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South Africa Tourism Gets a 4.5-Million Rand Boost for a Future Beyond Soccer

  • Ethan Gelber
  • 17 December 2009

The impact of the FIFA World Cup on tourism in South Africa will be big. Really big. As many as 500,000 visitors are expected to find their way to the Rainbow Nation in June of 2010, infusing the economy with a mighty jolt of energy and money.

In a gateway community in Southern Limpopo, South Africa, a woman weaves baskets. Travellers making local connections like this are what the Shared Growth Challenge Fund hopes to highlight.

In a gateway community in Southern Limpopo, South Africa, a woman weaves baskets. Travellers making local connections like this are what the Shared Growth Challenge Fund hopes to highlight.

But some people are already (wisely) asking what will happen when the trophies have been celebrated, the afterglow faded and media attention lifted. Well, the South African Tourist Board estimates that 300,000 more visitors than usual over the next five years will continue to respond to the hype of the first African country ever to host the world’s biggest sporting event.

While that’s very encouraging, a more long-term view of tourism development in South Africa suggests that it’s not far-sighted enough.

Local Partners to the Rescue

Thankfully, three local tour operators – Raw Africa, Induna Adventures and Roc ‘n Rope – have joined forces with WHL Consulting and the whl.travel Africa team to ensure that small accommodation providers in Mpumalanga, Southern Limpopo and KwaZulu-Natal are marketed well beyond 2010 both to international travellers and to South Africans eager to explore their own country.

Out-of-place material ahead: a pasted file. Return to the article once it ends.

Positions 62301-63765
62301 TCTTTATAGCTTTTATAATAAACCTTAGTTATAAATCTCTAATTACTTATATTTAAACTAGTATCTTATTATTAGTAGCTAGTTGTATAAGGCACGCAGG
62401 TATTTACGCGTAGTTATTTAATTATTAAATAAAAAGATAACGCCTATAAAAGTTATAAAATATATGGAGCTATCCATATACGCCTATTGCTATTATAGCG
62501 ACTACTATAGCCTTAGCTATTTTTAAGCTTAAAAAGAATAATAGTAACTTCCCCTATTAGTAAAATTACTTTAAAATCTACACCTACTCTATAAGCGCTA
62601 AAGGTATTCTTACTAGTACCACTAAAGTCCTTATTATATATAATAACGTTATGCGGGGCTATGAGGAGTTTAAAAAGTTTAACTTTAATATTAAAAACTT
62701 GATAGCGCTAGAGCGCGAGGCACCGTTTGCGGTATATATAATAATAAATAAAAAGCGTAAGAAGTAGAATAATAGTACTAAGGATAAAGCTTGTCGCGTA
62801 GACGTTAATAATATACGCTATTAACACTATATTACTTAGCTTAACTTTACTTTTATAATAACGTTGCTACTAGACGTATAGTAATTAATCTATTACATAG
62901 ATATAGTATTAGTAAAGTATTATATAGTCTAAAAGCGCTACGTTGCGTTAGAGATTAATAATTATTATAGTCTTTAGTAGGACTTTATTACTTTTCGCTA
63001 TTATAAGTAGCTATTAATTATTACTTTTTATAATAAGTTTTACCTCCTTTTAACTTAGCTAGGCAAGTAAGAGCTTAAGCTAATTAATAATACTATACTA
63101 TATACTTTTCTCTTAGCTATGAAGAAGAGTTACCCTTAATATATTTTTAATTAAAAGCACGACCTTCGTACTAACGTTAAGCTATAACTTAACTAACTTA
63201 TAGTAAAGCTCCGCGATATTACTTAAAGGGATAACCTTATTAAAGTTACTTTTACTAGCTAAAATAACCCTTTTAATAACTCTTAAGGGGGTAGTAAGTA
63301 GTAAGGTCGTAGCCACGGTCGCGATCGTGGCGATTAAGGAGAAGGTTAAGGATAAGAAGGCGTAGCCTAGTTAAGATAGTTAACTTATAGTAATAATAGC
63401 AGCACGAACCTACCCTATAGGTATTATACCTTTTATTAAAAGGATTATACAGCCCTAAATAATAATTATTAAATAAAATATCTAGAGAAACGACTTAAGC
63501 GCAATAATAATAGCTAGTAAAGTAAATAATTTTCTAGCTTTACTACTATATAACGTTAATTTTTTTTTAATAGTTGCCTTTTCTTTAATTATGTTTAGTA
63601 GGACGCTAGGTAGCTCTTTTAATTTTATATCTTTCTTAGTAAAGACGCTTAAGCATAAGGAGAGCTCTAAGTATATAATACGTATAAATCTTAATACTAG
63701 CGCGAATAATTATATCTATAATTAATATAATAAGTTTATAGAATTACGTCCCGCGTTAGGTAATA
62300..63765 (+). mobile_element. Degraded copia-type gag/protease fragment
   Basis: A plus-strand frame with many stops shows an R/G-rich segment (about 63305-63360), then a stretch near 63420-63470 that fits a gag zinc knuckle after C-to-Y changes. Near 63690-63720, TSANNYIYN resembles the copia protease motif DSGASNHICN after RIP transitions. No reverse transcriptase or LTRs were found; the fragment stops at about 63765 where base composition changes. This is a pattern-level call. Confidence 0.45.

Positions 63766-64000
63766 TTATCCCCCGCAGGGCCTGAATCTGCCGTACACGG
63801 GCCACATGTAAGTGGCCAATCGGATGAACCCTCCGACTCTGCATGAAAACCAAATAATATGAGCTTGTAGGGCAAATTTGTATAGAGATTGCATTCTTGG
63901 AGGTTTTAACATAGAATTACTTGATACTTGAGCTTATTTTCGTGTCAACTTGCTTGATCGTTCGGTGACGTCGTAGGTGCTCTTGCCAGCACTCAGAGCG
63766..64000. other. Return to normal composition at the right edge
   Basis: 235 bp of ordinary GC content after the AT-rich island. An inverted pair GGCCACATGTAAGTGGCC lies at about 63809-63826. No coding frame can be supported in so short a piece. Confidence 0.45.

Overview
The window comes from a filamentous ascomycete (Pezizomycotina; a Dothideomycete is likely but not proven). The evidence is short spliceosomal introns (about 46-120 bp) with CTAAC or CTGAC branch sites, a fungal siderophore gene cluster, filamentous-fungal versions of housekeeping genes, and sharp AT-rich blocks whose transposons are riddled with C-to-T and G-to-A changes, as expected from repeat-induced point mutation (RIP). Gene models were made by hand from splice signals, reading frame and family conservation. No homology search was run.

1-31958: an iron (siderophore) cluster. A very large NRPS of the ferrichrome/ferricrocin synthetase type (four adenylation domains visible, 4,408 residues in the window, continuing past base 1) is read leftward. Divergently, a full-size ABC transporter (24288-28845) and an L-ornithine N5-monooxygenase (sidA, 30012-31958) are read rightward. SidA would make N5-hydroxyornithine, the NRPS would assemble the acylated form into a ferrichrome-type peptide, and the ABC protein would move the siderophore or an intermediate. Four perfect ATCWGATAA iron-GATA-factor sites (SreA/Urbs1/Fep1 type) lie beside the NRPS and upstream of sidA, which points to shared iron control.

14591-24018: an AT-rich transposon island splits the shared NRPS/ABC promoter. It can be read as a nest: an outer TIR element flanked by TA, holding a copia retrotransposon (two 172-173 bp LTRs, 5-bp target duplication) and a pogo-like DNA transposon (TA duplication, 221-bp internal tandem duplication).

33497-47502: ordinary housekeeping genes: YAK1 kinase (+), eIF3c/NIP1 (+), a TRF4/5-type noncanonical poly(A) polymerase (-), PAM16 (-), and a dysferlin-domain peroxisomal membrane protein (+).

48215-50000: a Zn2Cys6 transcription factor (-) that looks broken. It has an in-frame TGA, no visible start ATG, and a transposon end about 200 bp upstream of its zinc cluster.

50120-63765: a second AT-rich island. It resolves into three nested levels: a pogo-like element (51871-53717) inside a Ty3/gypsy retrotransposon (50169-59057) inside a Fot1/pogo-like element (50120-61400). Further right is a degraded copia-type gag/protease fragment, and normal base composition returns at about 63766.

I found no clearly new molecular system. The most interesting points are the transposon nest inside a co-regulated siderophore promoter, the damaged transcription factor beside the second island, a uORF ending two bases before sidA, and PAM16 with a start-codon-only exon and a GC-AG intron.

The project is partly funded by the Shared Growth Challenge Fund, a Business Trust project that provides one-off grants to private companies to support ‘pro-poor’ innovation and investment. The 4.5 million rand (approximately US$600,000) project will take 18 months to give new online visibility to at least 150 small accommodation providers. The sustainable long-term effect of this enhanced exposure – including websites with room-booking functionality – is expected to be considerable, particularly in communities routinely excluded from the global marketplace, especially the e-marketplace.

Zachary Rozga, CEO of WHL Consulting, is extremely excited about this project, with ambitious visions far beyond the established scope of the work. The core objective, he believes, is “to get bums in the beds of small and medium tourism accommodation venues by setting up unique websites for accommodation providers, as well as offering affordable package holidays that combine accommodation and fun activities for visitors. Our goal in this project is to reach between 300-600 small and medium enterprises. If all things go well in the following year, we hope to expand that to 1,000 and move into other provinces.”

The project aims to support small and medium-size hotels and lodges (like the one pictured above) in Mpumalanga, Southern Limpopo and KwaZulu-Natal

The project aims to support small and medium-size hotels and lodges (like the one pictured above) in Mpumalanga, Southern Limpopo and KwaZulu-Natal

Bums in Beds

Underpinning the Shared Growth Challenge Fund project is a new concept called the Tourism Development Bank that “uses room nights as currency” instead of money, said Rozga.

Local accommodation providers pay a small registration fee of 350 rand (approximately US$50) and then set aside 18 room nights. In return, the providers receive specialised WHL Consulting market-readiness assessment services. Those deemed ready are then eligible to receive: